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Psychiatry Investig > Volume 19(12); 2022 > Article
Lee, Lee, Cheon, Kim, and Song: One-year Cohort Follow-up on the Diagnosis and Posttraumatic Symptoms in Child Sexual Assault Victims in Korea



The victims and their families of child sexual abuse (CSA) may confront persistent psychological sequela. We aimed to investigate the psychological symptoms, diagnosis, and family functions in children and adolescents with CSA.


We assessed the symptom scales at 6-month intervals, and conducted diagnostic re-assessments at 1-year intervals. Trauma Symptom Checklist for Children (TSCC), Trauma Symptom Checklist for Young Children (TSCYC), Family Adaptability and Cohesion Evaluation Scales IV (FACES-IV), and Family Communication Scale (FCS) scores were reported by children or parents.


We found in parent-reported TSCYC, that posttraumatic stress symptoms domain scores significantly decreased with time progression. The scores decreased more in the evidence-based treatment group over time in anxiety and posttraumatic stress symptom domains of TSCC. In FACES-IV and FCS scores, indices of family function have been gradually increasing both after 6 months and after 1 year compared to the initial evaluation. Further, about 64% of the children diagnosed with psychiatric diseases, including posttraumatic stress disorder (PTSD) at the initial assessment maintained the same diagnosis at follow-up.


We observed changes in psychological symptoms and family functioning in sexually abused children with time progression during 1 year. It is postulated that PTSD may be a persistent major mental illness in the victims of CSA.


Childhood sexual abuse (CSA) refers to unwanted sexual contact directed toward a child or an adolescent. According to the US Centers for Disease Control and Prevention (CDC), the definition is “any completed or attempted (noncompleted) sexual act, sexual contact with, or exploitation of child by a caregiver.” [1] The World Health Organization (WHO) defines CSA as “any sexual activity that they do not fully comprehend, for which they are unable to provide informed consent, or for which they are not developmentally prepared.” [2]
Traumatic experiences during childhood can have a wide range of adverse effects on children’s behavior, emotional, social, physical, and cognitive areas, because of their socio-psychological immaturity [3-5]. Studies have shown that children who are victims of childhood sexual violence receive mental health services at an approximately three times higher rate than children who are not victims of sexual violence until they reach adulthood [6,7].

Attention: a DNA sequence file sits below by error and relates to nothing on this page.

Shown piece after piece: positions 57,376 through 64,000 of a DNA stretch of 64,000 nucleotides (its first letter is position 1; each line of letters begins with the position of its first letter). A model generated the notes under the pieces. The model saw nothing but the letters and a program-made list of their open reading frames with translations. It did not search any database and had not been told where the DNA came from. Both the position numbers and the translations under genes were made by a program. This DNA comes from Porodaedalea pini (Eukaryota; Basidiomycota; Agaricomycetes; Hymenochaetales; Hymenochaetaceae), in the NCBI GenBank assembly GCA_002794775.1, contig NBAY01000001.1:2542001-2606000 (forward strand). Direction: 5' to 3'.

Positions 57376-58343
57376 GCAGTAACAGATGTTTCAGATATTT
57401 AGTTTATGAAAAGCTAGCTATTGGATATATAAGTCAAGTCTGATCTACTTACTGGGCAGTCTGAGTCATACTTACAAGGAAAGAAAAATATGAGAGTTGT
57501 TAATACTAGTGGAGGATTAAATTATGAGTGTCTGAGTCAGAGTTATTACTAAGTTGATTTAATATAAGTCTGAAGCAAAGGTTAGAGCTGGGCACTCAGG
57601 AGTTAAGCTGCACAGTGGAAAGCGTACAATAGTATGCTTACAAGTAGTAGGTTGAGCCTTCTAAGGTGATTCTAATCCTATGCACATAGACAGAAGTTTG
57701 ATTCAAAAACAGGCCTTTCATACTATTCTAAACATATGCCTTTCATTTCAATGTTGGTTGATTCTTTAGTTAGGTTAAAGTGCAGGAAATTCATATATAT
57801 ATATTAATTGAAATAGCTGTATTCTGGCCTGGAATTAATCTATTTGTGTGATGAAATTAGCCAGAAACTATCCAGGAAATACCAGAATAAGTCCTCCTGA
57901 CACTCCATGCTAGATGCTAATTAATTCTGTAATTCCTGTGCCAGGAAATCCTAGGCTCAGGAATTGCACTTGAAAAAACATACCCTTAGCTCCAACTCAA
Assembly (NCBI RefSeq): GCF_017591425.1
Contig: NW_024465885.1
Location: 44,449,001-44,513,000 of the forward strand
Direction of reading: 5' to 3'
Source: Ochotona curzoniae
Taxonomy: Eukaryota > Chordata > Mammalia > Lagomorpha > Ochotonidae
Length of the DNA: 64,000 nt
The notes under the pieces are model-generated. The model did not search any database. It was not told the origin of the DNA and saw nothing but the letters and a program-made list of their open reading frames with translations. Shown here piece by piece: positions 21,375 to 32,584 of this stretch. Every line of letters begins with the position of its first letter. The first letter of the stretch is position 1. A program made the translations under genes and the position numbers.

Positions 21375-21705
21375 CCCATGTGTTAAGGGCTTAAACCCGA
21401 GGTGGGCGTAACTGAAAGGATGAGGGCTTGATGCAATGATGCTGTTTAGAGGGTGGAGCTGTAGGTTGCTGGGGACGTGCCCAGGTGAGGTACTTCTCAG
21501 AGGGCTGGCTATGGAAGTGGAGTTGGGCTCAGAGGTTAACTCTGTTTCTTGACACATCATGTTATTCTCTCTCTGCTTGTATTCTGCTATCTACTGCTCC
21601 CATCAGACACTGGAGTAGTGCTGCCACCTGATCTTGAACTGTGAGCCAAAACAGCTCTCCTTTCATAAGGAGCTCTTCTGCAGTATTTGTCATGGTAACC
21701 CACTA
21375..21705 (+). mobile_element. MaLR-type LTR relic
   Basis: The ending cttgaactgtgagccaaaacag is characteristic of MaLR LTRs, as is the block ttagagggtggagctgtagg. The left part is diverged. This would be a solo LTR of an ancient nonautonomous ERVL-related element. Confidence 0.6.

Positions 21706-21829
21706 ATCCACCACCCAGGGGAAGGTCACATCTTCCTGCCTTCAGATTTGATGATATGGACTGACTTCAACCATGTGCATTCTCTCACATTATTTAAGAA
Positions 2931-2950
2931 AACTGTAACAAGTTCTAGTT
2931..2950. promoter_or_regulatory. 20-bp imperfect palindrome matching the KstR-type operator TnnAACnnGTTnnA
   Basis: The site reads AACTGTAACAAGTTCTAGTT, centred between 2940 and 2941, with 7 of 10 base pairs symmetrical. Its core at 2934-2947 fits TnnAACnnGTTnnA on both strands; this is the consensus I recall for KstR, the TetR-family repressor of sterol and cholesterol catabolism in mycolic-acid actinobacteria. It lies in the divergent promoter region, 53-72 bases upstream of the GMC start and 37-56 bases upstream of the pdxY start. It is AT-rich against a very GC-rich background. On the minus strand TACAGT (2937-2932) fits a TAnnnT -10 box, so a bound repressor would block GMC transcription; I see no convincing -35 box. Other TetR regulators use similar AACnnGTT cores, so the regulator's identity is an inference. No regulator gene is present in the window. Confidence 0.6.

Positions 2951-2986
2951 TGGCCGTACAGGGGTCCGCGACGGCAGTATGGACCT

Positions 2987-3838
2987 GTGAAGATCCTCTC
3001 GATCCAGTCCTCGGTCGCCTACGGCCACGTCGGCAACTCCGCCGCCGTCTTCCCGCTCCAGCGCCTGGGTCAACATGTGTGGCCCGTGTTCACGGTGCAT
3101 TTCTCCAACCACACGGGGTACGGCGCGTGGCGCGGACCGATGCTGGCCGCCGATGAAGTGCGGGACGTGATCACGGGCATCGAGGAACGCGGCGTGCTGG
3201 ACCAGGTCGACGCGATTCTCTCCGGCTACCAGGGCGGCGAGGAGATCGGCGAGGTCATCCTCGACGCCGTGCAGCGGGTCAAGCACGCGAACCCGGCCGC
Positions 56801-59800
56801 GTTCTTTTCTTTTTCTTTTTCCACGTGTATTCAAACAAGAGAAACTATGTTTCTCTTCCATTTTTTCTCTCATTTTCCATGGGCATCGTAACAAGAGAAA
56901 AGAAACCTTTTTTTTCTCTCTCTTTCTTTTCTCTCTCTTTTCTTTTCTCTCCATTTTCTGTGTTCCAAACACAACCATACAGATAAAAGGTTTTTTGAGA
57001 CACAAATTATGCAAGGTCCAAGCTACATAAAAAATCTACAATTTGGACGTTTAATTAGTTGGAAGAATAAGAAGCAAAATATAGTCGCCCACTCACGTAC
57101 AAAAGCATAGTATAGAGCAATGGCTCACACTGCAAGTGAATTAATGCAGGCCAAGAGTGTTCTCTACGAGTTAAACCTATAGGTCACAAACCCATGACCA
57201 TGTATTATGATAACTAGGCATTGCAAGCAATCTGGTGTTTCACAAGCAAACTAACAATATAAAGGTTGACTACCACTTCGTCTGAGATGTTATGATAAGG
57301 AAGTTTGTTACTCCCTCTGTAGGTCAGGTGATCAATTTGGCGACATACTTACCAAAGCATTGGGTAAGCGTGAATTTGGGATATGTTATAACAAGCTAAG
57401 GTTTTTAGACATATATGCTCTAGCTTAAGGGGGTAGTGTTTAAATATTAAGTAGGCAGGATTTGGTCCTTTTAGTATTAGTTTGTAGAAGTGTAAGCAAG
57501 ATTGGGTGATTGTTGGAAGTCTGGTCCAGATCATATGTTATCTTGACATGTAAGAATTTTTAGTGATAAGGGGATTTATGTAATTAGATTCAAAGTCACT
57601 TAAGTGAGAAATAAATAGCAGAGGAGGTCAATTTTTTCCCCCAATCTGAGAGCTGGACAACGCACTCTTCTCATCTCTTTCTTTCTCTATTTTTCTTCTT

Psychopathology has been reported after CSA as an immediate or short-term sequela, including fearfulness, anxiety-related symptoms, dissociation, and depression [8-10]. Further, victimized adolescents have been reported to exhibit increased multiple psychiatric problems [11], such as depression [12], anxiety [13], suicidal ideations or behavior [14-16], sexual dissatisfaction, uncontrolled sexual behaviors [17], aggression [18], and illegal drug or substance use [19,20], as well as an elevated risk of re-victimization [8,16,21,22]. Gomes-Schwartz et al. [23] conducted a study on the impacts of CSA by assessing the emotional distress in sexually abused children assessed after 2 years. They reported that 40% and 24% of children and adolescents, respectively, showed significant sequelae, including psychological, physical, and social development deficits. Moreover, there is a high likelihood of long-term psychological problems, including low selfesteem [24], maladaptive coping skills [24,25], as well as poor interpersonal skills26 and social support [27,28]. In addition, even in adulthood, the risk of multiple psychiatric diseases (especially depressive disorder [29,30] or anxiety disorder [30,31]) is increased [7,11,32-34]. And the victims may experience more life problems such as interpersonal relational problems, conflicts with spouses [34], and sexual dysfunctions [33-37].